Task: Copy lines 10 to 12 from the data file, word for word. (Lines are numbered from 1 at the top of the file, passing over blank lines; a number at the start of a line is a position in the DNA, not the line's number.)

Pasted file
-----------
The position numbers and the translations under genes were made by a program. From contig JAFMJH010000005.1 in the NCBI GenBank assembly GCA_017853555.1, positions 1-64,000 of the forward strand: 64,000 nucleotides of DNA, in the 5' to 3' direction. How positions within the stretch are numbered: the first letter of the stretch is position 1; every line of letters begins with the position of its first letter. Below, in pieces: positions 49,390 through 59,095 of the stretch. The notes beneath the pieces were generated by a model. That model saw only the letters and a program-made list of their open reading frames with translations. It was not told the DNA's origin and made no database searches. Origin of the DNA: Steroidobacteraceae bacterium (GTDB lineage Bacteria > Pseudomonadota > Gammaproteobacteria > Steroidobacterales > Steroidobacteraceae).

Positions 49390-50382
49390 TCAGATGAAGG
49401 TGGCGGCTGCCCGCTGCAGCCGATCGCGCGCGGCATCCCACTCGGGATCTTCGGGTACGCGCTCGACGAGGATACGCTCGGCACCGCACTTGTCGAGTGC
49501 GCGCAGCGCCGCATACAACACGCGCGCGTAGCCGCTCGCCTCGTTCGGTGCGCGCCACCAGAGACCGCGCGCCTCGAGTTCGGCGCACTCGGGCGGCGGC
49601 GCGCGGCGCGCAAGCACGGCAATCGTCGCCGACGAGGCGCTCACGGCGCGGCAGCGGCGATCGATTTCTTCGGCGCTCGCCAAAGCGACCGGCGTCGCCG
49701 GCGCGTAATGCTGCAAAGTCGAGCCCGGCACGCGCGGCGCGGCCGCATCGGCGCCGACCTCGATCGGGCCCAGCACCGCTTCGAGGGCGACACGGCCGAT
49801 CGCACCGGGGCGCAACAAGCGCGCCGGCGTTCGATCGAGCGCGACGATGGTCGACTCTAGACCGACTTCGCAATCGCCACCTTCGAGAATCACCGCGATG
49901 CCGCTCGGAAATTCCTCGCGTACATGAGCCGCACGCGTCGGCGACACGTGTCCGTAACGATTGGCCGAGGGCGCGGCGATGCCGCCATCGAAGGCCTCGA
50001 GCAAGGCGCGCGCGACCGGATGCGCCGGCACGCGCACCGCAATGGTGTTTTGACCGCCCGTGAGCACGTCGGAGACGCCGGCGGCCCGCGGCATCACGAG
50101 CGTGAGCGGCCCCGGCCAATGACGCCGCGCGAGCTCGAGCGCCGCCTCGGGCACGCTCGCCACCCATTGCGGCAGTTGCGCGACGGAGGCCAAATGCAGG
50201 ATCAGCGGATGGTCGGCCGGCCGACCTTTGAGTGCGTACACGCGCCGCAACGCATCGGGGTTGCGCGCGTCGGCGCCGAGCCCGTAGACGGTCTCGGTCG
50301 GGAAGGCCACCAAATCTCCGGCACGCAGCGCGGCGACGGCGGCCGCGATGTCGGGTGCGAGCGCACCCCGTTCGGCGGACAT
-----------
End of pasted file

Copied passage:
50001 GCAAGGCGCGCGCGACCGGATGCGCCGGCACGCGCACCGCAATGGTGTTTTGACCGCCCGTGAGCACGTCGGAGACGCCGGCGGCCCGCGGCATCACGAG
50101 CGTGAGCGGCCCCGGCCAATGACGCCGCGCGAGCTCGAGCGCCGCCTCGGGCACGCTCGCCACCCATTGCGGCAGTTGCGCGACGGAGGCCAAATGCAGG
50201 ATCAGCGGATGGTCGGCCGGCCGACCTTTGAGTGCGTACACGCGCCGCAACGCATCGGGGTTGCGCGCGTCGGCGCCGAGCCCGTAGACGGTCTCGGTCG